Crafting a smart digital marketing strategy in a B2B ecosystem is definitely challenging. But the scenario gets further complicated when you are at the strategizing your digital marketing approach for your IT company. The rules have changed significantly for the B2B marketer in the digital era and the methodology is a lot different from the ever-popular B2C approach. In addition, with so many options of tools, analytics, and content formats, you are never quite sure that your strategy is going to deliver the best returns.
But despite the avalanche of changes and the innumerable options in online marketing tools, the basic B2B approach to digital marketing is uniform. This approach can then be customized and fine-tuned based on your specific goals. Let’s look at an example that can help us understand what a B2B digital marketing strategy looks like.
Tally – a brilliant example of smart digital marketing strategy
Tally was already on the top 10 chart of ERP and accounting software providers, when the GST wave took over India. They were quick to realize the opportunity and even put their product development plans on hold. Tally focused completely on making their products GST compliant. While their teams were dedicated to revamping the products, their marketing experts worked on building a customized strategy aimed specifically at the GST-enabled solution.
The First Step – Market Survey
Tally wanted to first understand their target audience’s opinions, hopes, and apprehensions with regard to GST. Hence to get a clear idea of the “real facts” on the ground, Tally went ahead with an elaborate market survey to understand what their target audience’s GST-specific problem areas were.
A strong strategy and a stronger implementation
The report gave them a detailed insight into what their audience was expecting in terms of a perfect GST solution. They realized that their digital marketing strategy had to first aim at creating awareness. Tally hence created a rich repository of blog posts and videos answering GST-specific questions and issues. They brought in renowned experts who were able to allay all the fears of their existing and potential customers. They then simultaneously created interest about their updated Tally products by releasing educational videos highlighting Tally’s GST-specific features. Tally also supported this content-rich approach by conducting frequent events across their partner network to educate their audience digitally and in person (a hybrid approach)
This educational approach has been a great hit since it entirely focused on simplifying the concept of GST and providing solutions rather that just highlighting GST concerns. Tally easily established themselves as expert solution providers in GST, and the results have been pretty impressive, with their sales shooting up exponentially.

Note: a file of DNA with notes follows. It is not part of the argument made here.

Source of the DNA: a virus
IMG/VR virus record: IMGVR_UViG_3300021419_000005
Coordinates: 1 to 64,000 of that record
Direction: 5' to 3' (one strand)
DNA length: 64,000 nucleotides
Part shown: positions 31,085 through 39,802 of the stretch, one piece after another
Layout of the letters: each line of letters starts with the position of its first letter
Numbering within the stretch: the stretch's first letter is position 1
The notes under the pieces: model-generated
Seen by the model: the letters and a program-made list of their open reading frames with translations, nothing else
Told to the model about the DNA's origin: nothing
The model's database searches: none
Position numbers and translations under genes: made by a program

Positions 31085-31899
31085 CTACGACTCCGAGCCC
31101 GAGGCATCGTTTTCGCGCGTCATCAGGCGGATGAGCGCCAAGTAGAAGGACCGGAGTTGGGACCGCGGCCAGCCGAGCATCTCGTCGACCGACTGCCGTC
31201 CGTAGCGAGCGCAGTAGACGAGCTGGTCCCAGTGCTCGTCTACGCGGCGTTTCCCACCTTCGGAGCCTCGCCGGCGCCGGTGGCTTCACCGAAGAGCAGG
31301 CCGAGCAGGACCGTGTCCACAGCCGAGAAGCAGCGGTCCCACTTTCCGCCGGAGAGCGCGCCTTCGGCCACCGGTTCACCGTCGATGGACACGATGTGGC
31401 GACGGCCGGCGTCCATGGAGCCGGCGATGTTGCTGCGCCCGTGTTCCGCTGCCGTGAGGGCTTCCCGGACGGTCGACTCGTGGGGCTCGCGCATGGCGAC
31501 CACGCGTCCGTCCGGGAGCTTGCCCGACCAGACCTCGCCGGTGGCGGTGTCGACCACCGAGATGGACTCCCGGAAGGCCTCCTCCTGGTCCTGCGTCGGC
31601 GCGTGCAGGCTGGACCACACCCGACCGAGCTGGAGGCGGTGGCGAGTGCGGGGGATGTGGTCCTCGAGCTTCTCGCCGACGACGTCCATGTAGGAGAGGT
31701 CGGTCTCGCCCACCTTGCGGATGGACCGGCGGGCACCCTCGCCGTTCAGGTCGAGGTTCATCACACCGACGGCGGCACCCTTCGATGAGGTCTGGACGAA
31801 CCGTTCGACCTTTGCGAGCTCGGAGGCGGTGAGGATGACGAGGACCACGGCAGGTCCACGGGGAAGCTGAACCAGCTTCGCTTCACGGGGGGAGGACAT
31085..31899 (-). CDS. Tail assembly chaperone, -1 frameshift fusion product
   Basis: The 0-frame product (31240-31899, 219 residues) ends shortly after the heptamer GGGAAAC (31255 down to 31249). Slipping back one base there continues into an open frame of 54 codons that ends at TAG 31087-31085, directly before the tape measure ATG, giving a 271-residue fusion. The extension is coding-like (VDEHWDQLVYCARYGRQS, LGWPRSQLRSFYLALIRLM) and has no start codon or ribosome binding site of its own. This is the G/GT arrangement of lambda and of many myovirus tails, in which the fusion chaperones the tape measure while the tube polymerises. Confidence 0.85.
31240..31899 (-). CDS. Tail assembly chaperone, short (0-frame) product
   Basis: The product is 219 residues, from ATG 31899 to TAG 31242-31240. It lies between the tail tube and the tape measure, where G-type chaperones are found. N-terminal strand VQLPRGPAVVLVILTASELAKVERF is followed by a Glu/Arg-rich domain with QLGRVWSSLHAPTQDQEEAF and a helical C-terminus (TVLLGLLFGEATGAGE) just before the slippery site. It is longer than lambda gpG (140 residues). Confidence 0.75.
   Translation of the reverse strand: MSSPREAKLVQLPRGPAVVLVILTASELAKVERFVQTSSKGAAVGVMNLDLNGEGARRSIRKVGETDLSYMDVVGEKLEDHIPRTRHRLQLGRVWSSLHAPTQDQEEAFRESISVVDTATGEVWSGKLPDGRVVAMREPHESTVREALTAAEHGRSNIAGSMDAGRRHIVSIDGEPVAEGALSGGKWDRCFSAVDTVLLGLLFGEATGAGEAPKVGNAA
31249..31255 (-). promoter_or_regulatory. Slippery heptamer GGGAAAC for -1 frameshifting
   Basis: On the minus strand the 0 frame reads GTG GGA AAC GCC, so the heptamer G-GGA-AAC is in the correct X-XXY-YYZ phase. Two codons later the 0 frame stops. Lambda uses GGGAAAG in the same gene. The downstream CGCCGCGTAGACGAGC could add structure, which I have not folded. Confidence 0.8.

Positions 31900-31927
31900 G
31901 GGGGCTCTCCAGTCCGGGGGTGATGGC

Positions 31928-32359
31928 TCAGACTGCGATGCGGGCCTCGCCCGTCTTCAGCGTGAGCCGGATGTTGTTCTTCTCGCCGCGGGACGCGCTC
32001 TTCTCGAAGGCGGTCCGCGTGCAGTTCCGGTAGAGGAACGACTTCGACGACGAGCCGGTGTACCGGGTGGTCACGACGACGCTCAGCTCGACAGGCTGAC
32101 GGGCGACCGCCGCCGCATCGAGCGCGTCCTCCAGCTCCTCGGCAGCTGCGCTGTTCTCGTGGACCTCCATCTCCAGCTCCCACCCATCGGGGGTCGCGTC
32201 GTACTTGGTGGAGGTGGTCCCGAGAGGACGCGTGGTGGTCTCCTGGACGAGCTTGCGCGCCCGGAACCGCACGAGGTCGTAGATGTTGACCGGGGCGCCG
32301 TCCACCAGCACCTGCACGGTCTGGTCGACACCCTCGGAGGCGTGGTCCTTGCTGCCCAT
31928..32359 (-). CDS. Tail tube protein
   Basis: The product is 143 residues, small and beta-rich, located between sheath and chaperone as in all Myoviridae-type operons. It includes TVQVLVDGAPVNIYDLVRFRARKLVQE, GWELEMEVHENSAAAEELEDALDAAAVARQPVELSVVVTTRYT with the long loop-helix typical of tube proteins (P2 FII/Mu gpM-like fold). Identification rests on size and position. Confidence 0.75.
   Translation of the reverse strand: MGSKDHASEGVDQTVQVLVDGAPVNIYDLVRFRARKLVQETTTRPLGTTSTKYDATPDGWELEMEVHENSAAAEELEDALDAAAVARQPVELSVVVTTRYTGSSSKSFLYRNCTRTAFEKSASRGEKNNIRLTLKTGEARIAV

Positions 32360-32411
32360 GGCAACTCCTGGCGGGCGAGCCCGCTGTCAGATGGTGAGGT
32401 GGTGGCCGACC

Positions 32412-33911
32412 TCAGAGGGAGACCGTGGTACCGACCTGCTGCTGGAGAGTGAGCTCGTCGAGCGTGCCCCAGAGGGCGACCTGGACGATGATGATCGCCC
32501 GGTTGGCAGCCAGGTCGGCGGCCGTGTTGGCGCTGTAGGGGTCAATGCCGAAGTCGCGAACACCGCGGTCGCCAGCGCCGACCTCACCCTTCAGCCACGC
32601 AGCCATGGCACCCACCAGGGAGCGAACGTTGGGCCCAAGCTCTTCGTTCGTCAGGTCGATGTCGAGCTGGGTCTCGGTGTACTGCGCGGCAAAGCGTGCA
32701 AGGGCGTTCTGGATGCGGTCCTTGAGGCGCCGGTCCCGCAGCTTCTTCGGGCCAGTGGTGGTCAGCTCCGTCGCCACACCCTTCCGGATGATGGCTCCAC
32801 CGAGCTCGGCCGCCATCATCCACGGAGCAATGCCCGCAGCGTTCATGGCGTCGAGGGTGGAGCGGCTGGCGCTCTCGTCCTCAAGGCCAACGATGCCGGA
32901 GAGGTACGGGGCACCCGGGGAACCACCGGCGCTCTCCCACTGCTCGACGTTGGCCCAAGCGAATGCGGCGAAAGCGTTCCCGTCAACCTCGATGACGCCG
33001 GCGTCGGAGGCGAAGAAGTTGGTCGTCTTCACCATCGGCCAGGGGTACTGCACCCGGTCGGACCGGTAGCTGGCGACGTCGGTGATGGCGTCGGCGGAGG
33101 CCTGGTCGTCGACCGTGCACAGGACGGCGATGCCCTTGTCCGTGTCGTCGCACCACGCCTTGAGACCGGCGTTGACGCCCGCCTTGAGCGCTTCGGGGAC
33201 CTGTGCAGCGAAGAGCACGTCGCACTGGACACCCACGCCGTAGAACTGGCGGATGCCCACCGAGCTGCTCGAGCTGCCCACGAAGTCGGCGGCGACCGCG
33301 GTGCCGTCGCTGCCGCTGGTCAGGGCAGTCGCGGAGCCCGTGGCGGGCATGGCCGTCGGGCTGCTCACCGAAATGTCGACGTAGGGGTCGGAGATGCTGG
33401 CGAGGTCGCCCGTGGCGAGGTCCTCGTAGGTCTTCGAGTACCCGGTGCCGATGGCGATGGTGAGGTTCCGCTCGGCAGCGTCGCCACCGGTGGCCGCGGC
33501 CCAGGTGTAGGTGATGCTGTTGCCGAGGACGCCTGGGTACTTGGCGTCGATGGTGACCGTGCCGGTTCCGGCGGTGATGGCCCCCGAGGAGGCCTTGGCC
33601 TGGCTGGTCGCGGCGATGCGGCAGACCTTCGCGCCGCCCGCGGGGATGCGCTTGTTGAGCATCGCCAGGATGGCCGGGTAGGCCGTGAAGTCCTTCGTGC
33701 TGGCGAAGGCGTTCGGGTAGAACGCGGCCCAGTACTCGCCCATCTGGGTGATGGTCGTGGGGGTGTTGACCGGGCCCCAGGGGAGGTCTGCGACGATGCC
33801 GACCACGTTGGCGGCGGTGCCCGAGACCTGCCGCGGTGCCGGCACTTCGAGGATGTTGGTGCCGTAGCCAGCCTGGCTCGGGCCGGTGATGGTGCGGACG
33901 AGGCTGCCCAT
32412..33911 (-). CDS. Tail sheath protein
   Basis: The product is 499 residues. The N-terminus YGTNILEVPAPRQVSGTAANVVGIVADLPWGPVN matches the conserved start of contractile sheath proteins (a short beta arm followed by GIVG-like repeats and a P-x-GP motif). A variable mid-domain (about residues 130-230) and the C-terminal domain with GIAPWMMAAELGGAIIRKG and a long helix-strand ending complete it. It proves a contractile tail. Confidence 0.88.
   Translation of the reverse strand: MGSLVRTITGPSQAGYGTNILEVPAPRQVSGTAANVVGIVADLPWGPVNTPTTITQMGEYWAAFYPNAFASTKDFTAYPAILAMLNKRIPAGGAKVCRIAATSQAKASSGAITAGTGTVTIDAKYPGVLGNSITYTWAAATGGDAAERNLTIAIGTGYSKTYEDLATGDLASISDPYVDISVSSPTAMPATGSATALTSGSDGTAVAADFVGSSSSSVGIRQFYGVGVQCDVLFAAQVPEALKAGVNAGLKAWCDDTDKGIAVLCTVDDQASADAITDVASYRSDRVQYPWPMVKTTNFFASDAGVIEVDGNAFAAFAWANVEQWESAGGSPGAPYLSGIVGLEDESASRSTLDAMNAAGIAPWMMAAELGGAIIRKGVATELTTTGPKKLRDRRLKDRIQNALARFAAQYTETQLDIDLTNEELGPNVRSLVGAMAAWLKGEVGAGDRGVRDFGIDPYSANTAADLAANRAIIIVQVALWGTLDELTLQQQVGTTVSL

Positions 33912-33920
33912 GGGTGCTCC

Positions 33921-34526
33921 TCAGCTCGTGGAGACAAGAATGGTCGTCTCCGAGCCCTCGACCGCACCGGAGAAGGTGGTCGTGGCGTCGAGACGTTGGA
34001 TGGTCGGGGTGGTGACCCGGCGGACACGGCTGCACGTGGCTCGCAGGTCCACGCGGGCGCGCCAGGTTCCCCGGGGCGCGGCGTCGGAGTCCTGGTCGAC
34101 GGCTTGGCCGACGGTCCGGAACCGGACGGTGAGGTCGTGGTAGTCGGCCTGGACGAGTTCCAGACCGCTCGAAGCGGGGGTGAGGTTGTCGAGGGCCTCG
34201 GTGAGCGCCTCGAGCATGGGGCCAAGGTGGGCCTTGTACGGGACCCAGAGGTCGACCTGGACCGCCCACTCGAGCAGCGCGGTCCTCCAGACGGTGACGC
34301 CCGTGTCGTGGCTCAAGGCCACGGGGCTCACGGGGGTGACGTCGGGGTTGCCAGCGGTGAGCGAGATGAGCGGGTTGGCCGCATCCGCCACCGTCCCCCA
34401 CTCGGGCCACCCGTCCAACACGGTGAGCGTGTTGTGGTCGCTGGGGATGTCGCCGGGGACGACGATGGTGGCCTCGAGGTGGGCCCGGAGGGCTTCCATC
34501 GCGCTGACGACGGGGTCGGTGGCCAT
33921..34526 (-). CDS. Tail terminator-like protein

Lessons in Planning the Perfect Digital Marketing Strategy
We can learn quite a lot from Tally’s perfect implementation of their super sharp digital marketing strategy. So, let’s try making a quick list.
Your digital marketing strategy must account for four critical elements – content, SEO, distribution, and data. Give equal importance to all four elements, else even the best of content will disappear in the overwhelming digital crowd because you ignored to focus on your target audience.
Before you start planning your strategy, do your homework. Research your market landscape and your competitor space to determine the market needs and requirements. Make sure you do not emulate your competitor’s approach.
Move on to defining your target audience and their persona. This approach will open up details about their needs, wants, and problem areas. Clearly define the specific market space where your brand will be competing.
Distribution, format, and schedule
Plan your content distribution avenues – social media channels, email marketing, paid ads, and other options. The choice of channels depends on your results from assessing your target audience and their persona.
Move on to then define your content formats and their percentage contribution to your digital marketing plan. You have more than 100 content formats to choose from – from blog posts and white paper to case studies and videos.
Plan your content topics and themes depending on your brand, market space, target audience, and differentiators. Do not plan your content across a long stretch since you need to stay in trend or create trends.
Include your non-content initiatives – online events, podcasts, webinars, and multiple other interactive marketing approaches.
Create a digital marketing calendar and stick to the timeline
Review and regroup
Define your source of analytics – the parameters you will assess, how, what, and when. You could use paid solutions or even the basic version of Google Analytics.
Review the performance of your digital marketing implementation and regroup to make changes depending on the response to your initiatives.
This list gives you a quick overview of what a digital marketing strategy looks like. Of course, many of these stages happen simultaneously and they may overlap. But with this framework, you can be sure of not missing out on the essential elements of a rock solid digital marketing strategy.